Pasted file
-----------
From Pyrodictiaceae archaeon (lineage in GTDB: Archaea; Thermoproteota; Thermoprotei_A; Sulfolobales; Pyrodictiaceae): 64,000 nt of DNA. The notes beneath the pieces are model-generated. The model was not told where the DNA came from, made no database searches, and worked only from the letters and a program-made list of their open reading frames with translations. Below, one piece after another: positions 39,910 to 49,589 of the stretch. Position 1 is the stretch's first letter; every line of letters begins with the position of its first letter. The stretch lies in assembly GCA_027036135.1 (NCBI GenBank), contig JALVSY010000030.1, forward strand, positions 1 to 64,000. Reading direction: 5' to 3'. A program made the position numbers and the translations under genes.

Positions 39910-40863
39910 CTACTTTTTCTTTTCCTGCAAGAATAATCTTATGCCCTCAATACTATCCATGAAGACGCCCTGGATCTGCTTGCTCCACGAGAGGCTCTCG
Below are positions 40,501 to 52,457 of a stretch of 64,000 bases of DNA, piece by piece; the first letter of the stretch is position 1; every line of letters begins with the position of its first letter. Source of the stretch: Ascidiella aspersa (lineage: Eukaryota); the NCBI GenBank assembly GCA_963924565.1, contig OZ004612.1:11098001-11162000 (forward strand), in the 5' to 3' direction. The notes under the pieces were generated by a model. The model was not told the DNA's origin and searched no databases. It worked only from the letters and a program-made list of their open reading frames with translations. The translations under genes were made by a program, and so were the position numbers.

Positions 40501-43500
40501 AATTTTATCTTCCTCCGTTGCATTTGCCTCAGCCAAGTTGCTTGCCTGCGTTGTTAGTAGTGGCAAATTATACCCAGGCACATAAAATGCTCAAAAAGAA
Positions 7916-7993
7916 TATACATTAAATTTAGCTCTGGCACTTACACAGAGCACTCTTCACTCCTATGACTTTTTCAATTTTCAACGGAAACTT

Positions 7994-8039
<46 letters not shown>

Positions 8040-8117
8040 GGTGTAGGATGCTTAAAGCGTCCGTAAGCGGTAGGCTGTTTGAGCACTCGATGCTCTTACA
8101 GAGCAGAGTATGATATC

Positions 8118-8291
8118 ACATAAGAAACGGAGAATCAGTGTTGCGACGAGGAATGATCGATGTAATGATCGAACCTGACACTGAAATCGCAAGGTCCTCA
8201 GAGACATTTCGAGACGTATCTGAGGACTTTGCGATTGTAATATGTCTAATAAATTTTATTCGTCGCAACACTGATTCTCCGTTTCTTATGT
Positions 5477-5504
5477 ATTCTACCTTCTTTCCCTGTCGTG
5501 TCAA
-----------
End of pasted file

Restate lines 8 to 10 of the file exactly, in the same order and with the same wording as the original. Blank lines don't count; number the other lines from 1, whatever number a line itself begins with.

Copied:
7916 TATACATTAAATTTAGCTCTGGCACTTACACAGAGCACTCTTCACTCCTATGACTTTTTCAATTTTCAACGGAAACTT

Positions 7994-8039
<46 letters not shown>